Regulations that went into place July 1 require publishers to sell elements like workbooks and CDs separately as well as bundled with the book. That lets students buy only what they need. Colleges must also give students the list of required textbooks when they register, instead of weeks before classes start. They now have more time to hunt down low-cost solutions.
Ditch the heavy hardcover for an electronic book, and save as much as 50%. Sites like CourseSmart.com offer versions you can access online from any computer, as well as those you can download to a computer or e-book reader. Some colleges also offer e-book downloads. But there are some downsides, including limited printability and portability if you don't have a laptop or e-reader.
Used books can be as much as 90% cheaper, but prices vary widely by site. Check textbook-specific price comparison search engines, such as BigWords.com, CheapestTextbooks.com and Booksprice.com. Check site descriptions about quality before buying; expect some highlighting and notes in the margins.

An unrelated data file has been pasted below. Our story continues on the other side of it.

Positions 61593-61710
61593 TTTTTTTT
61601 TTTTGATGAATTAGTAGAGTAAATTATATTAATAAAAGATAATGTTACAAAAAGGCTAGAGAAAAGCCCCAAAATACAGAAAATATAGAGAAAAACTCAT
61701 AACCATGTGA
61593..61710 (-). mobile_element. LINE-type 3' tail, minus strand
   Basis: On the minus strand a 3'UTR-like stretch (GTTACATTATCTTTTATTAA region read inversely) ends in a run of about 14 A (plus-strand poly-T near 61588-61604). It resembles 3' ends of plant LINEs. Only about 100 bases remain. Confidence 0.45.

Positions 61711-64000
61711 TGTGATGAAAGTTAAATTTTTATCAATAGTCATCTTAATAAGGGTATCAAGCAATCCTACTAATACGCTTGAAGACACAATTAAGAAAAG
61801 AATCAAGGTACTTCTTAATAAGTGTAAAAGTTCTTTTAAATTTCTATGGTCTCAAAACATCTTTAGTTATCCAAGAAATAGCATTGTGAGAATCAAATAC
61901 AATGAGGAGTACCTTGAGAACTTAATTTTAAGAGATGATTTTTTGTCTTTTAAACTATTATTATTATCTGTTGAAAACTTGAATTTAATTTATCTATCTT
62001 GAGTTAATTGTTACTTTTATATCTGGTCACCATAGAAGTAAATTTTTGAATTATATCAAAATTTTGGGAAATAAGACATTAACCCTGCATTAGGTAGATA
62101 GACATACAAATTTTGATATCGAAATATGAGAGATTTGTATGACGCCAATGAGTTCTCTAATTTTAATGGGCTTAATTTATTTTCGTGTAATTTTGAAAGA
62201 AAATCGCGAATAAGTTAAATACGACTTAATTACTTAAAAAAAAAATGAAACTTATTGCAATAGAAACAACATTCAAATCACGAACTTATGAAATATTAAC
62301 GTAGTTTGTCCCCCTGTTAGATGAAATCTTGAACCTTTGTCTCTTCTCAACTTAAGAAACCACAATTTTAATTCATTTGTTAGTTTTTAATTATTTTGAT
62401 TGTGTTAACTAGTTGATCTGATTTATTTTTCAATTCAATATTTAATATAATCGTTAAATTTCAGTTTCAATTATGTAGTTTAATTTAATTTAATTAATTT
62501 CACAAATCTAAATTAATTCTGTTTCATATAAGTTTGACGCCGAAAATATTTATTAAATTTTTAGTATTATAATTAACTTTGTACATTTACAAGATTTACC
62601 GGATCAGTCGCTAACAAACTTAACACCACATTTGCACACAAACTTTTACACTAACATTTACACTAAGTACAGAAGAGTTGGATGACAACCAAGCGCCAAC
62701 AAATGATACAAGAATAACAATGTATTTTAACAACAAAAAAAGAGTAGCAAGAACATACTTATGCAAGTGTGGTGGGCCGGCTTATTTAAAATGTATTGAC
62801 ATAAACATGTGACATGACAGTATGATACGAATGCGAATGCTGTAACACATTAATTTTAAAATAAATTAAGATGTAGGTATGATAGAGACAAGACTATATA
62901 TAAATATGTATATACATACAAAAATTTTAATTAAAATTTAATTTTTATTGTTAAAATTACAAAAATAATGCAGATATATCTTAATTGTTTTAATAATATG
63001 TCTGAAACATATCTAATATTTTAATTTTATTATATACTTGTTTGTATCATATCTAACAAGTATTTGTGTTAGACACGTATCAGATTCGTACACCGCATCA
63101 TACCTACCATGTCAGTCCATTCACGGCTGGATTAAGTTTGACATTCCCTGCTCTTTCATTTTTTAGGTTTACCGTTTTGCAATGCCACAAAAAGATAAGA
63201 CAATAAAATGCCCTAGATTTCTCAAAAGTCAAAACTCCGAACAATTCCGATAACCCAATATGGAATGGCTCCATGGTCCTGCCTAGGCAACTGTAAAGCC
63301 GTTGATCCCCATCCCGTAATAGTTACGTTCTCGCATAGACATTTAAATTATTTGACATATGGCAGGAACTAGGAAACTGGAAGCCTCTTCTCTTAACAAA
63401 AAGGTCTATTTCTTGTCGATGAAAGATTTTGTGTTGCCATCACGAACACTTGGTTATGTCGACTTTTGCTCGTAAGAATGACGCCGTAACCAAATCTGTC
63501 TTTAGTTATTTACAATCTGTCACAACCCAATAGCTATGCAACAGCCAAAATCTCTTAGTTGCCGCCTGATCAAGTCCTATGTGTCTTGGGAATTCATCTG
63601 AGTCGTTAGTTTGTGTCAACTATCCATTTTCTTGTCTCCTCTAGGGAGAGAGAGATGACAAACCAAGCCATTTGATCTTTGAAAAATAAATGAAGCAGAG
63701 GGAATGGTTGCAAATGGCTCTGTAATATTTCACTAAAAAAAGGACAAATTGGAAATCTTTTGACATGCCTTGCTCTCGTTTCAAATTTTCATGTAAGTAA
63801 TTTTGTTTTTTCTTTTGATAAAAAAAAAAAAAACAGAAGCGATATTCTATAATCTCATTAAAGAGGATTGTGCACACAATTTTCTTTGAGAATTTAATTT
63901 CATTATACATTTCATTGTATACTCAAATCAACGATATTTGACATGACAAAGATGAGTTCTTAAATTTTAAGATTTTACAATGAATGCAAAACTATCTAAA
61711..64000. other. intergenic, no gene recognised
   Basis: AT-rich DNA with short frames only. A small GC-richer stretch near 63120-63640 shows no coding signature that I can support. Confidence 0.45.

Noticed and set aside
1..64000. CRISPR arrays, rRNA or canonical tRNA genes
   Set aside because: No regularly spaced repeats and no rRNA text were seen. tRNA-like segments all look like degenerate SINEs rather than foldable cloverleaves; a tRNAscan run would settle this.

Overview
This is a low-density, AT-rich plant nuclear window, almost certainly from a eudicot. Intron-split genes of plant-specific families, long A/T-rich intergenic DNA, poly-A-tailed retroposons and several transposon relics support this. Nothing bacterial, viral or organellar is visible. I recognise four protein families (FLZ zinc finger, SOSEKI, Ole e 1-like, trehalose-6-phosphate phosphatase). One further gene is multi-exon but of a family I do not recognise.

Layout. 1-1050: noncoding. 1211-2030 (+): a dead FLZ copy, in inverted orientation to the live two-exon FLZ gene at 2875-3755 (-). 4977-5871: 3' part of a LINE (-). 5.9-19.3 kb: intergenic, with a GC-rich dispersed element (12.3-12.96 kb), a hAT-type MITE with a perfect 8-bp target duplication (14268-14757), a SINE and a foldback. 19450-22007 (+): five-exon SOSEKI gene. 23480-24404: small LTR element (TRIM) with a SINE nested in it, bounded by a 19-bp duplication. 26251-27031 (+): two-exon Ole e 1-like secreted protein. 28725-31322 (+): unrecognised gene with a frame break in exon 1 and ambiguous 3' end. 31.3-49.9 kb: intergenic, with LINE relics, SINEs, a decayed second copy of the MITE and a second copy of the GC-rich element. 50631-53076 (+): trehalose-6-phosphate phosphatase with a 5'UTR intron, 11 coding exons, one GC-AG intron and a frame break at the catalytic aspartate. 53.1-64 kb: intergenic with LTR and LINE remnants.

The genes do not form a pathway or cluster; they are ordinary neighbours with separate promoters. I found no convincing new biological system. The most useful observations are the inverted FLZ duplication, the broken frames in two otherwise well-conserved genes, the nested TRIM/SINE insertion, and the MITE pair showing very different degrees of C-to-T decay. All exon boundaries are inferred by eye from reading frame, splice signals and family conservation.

Consider renting books. College bookstores and sites like Chegg.com and Rent-a-Text.com charge as little as a third of the book's purchase price to rent it for the semester. Most students don't keep their books anyway, so this is a neat way to get around the difficulties of buying a book at full price and trying to sell it back for cash after finals.
If you're looking to pay nothing, it's possible to legally download textbooks for free thanks to a handful of subsidized and open-source sites. Curriki.com, FlatWorldKnowledge.com and TextbookMedia.com offer free resources, while Project Gutenberg offers more than 33,000 free older, out-of-copyright books, including literary classics like "Jane Eyre" and "The Iliad."
For more information on buying college textbooks and other consumer tips click here.
Kelli Grant & Erika Wortham